The domestication of alpacas as well as llamas began 6,000 to 7,000 years ago. While the lama was primarily used as a pack animal in South American civilizations, the alpaca was bred for its wool. The Inca considered an alpaca coat to be a symbol of prosperity; However, the even finer wool of the vicuñas was reserved for the ruling caste . The Incas raised large herds of alpaca. This changed with the conquest of Peru by the Spaniards, who brought sheep and showed no interest in researching the native farm animals. The alpaca became a farm animal for the poor, Indian population and was meanwhile almost extinct.

Only with the independence of the states of South America was the value of the alpaca recognized again. Breeding was resumed and the wool was exported all over the world. Today there are around three million alpacas, mostly in southern Peru, western Bolivia and Chile .

In Europe , too , more and more alpacas are being kept, partly as a hobby, partly for breeding. The breeding animals were initially imported, but now the alpacas in Europe have the necessary fiber quality and there is a tendency to pay more attention to the pedigrees. In Germany there are currently around 2000 animals, in Switzerland there were direct payments for 1875 alpacas as of 2008 .


Bathing alpaca in the Italian Parco Zoo Punta Verde

In Germany, alpacas have been recognized as farm animals within the meaning of Section 51 Assessment Act (BeWG) since 1996 and are therefore equated with sheep or horses, for example. They can therefore be held by private individuals without further authorization. A prerequisite is species-appropriate keeping in accordance with the Animal Welfare Act (TierSchG) . With alpacas that means at least: no solitude; at least 1000 square meters of pasture for the first two animals, a further 100 square meters for each additional animal; a weatherproof shelter with at least two square meters of space per animal. A pure stable is not appropriate to the species.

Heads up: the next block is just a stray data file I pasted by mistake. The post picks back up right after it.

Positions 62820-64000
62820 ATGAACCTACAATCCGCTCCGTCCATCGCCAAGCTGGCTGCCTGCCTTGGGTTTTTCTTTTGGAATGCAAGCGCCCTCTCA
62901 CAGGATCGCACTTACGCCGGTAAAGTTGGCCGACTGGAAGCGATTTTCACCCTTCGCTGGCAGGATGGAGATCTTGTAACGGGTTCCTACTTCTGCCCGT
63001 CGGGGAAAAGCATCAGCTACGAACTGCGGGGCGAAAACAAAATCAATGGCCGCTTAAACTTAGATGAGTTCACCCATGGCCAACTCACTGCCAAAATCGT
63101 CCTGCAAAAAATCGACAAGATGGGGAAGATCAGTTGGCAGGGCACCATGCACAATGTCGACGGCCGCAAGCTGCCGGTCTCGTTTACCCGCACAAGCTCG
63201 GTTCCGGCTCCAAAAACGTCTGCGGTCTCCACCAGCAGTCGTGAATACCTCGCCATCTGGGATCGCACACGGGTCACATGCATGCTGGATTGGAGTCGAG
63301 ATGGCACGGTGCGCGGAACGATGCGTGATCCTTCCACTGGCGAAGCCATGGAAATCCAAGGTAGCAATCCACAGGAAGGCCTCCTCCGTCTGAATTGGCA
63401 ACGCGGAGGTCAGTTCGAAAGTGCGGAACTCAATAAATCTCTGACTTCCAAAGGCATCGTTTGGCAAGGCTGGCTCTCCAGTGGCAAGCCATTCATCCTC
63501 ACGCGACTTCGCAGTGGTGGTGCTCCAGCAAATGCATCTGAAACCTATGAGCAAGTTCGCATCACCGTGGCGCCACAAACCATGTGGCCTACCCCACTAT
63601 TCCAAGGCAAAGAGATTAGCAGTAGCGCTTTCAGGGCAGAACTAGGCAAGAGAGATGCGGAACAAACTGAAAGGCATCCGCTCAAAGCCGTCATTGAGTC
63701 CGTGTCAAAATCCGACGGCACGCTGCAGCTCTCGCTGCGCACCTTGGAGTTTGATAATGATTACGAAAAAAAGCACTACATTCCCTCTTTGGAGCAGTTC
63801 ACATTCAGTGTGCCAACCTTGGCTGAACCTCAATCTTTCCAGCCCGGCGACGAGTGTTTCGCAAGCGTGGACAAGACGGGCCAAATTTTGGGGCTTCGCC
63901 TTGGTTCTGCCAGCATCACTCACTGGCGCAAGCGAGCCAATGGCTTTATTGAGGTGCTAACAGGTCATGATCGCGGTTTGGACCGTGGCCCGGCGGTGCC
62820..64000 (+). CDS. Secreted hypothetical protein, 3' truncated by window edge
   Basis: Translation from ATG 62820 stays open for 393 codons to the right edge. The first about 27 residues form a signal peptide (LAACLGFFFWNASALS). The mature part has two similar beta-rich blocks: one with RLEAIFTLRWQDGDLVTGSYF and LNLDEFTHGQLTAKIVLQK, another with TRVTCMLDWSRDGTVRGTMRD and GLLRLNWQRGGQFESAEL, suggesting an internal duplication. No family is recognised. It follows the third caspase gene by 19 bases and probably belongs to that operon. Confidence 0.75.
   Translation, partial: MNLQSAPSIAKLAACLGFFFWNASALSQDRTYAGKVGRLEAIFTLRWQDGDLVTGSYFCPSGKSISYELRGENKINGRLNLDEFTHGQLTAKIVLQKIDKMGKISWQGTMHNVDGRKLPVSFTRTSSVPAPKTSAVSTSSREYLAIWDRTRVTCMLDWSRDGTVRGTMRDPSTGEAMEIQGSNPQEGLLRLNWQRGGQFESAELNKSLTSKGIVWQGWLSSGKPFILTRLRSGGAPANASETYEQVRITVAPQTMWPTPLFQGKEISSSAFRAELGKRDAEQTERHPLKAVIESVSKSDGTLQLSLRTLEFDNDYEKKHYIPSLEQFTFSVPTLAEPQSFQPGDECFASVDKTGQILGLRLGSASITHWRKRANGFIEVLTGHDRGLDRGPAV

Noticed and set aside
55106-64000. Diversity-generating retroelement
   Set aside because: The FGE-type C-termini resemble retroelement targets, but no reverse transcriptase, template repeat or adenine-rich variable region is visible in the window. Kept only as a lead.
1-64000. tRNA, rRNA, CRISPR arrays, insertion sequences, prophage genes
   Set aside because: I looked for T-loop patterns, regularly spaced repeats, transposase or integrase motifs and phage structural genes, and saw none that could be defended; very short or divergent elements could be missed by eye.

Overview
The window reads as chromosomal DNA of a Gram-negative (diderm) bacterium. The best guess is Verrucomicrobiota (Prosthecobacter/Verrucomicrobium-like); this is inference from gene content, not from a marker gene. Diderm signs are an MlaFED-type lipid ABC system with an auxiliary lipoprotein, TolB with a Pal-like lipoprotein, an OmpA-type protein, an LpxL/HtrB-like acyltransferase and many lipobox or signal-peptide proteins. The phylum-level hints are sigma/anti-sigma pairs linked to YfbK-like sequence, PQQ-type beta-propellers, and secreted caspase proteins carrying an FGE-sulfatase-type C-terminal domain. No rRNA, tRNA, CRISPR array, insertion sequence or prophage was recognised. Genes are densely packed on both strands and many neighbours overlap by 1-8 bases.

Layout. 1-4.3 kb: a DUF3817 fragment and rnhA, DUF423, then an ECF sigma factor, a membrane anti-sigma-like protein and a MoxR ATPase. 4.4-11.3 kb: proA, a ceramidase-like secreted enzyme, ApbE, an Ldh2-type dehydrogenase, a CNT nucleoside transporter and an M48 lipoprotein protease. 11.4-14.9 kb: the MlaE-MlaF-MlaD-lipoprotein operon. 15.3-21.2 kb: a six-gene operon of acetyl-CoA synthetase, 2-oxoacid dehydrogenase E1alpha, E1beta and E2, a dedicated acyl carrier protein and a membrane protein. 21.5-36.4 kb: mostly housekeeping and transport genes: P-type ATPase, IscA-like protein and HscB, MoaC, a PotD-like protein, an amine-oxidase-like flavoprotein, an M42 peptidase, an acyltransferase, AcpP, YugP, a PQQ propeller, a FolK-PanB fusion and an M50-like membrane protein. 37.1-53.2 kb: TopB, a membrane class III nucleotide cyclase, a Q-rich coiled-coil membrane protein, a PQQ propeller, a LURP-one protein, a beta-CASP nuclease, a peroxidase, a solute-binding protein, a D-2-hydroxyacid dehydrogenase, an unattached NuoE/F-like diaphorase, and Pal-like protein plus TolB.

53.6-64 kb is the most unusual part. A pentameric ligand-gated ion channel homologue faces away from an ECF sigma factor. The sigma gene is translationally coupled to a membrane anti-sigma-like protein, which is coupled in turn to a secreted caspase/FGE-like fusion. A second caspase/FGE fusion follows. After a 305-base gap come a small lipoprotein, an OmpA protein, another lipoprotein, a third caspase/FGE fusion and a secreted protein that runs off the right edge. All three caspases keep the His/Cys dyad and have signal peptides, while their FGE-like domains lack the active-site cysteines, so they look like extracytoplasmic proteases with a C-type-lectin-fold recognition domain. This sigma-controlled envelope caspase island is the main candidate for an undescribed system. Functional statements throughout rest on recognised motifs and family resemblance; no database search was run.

In Switzerland, the keeping of alpacas according to Art. 57 and Art. 58 TSchV is subject to the following conditions, among others: With the exception of stallions, they must be kept in groups from sexual maturity and have access to an outdoor enclosure for several hours a day. Stallions that are kept individually must have visual contact with conspecifics. The lying area must be provided with litter. There must be a scrubbing area or a wallowing area in the outdoor area. Alpacas must have access to water and roughage or to pasture at all times.


It has long been unclear who the ancestor of the alpaca is. The common doctrine saw the guanaco as the common ancestor of the llama and the alpaca. Among other things, the brain size of the alpaca was cited for this: Pets have a smaller and lighter brain than the wild type, and alpaca brains are smaller than guanaco brains, but larger and heavier than brains from vicuna . However, early on there were also theories that the alpaca was descended from the vicuna. In 2001 these were confirmed by new DNA tests. For this reason, the previously used scientific name Lama pacos was replaced by Vicugna pacos .